The 23-year-old will now return to the Riverside, where it appears he has no long-term future.

(Photo by Ashley Allen/Getty Images)

But should his former boss bring him to Nottingham Forest?

Aitor Karanka was the manager at Boro when De Sart was snapped up from Standard Liege back in 2016 and was considered one for the future on Teesside.

Now, the former Belgium under-21 international needs to find a new home and a reunion with Karanka at the City Ground could be a perfect move.

The central-midfielder would be a welcome addition for Forest, who need to strengthen across the park following another mediocre season.

(Photo by Tony Marshall/Getty Images)

De Sart has impressed in the East Midlands before. He was finally showing what he could do during a loan spell with Derby County in 2017. Unfortunately, a change of manager saw him drop out of the side under Gary Rowett.

Forest, however, could offer him a second chance in the Championship and it would give Karanka a chance to properly work with a player he clearly rated just a couple of seasons ago.

He would be a cheap and known transfer option for the Nottingham Forest first-team squad. He would also arrive with a point to prove to his old boss Karanka and the manager at bitter rivals Derby, something Forest fans will certainly appreciate.

It would be an under-the-radar signing, but one which could act some genuine quality to the Forest midfield ahead of the new season.

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Derby County

Newcastle United should take advantage of Matej Vydra’s low asking fee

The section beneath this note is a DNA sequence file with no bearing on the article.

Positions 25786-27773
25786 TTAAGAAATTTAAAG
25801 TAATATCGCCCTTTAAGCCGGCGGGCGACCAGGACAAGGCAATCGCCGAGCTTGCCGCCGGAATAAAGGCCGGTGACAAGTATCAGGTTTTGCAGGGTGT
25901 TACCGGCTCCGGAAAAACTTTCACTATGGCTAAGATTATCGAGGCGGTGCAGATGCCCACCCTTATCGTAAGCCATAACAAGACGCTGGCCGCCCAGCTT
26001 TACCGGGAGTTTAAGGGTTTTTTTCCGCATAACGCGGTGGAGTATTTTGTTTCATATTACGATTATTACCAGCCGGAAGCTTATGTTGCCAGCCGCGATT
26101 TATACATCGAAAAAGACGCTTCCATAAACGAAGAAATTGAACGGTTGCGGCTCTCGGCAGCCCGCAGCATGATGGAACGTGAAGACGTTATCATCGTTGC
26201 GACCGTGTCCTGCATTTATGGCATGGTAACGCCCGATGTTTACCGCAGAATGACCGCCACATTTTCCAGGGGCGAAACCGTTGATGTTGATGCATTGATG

The Czech international has scored 20 goals in the Championship this season.

Josh Kerr



Matej Vydra
Photo: Getty Images

Newcastle United ensuring another season of Premier League football represents one of Rafael Benitez’ most impressive achievements in football to date.

The job done by the Spaniard is all the more admirable considering the Magpies striker options have been thin for large periods of the season, and the arrival of a goal-scorer is surely imminent for the Tyneside club.

According to The Telegraph, Derby County are likely to list their top-scorer Matej Vydra for sale after their failure to earn promotion to the Premier League.

This comes as massive news to a number of clubs in England’s top-flight, and Newcastle should be one of the front-runners queuing for the 26-year-old’s prolific services.

The Czech Republic international has been excellent this season firing 20 goals in 35 appearances for the Rams.

Reports suggest the club may be forced to sell their star striker in order to reduce the club’s £35 million wage bill ahead of next season.

The 26-year-old’s sale this summer will be Derby’s attempts to slash their budgets and form a strategy that is going to enable the club to push for promotion once again next season.

A fee of around £8 million could prove a major boost for Newcastle, considering the club’s financial restraints, and a 20-goal striker would surely be an improvement on Benitez’s current front-line options.

(Photo by Tony Marshall/Getty Images)

Islam Slimani’s loan move from Leicester proved to be a disaster, and the arrival of Joselu was one of the most disappointing transfers of the season.

The club are in desperate need of a goalscorer, with Perez leading the club’s individual efforts, despite being a number 10 and not an out-and-out goalscorer.

Vydra also has rare Premier League experience with West Bromwich Albion, as well as Watford, and his graft in the Championship may mean he’s ready for a return back to the top-flight.

The former West Brom striker guarantees goals and if there is one thing Tyneside supporters have missed in recent years, it is a goal-scoring hero.

At a little over £8 million, he could still prove a real bargain and a relatively insignificant risk.

Benitez has been wanting to break the bank since his arrival in 2016 but may be tempted do a deal on the cheap for the highly-rated striker.

Newcastle will be looking to improve on their impressive 10th place finish next season and the firepower of a genuine goalscorer could see them surpass the highs of this campaign.

Vydra offers pace and is even an aerial threat at just 5ft 2, so it has to be a priority for Newcastle to capture one of the bargains of the season and bring Vydra to St James’ Park.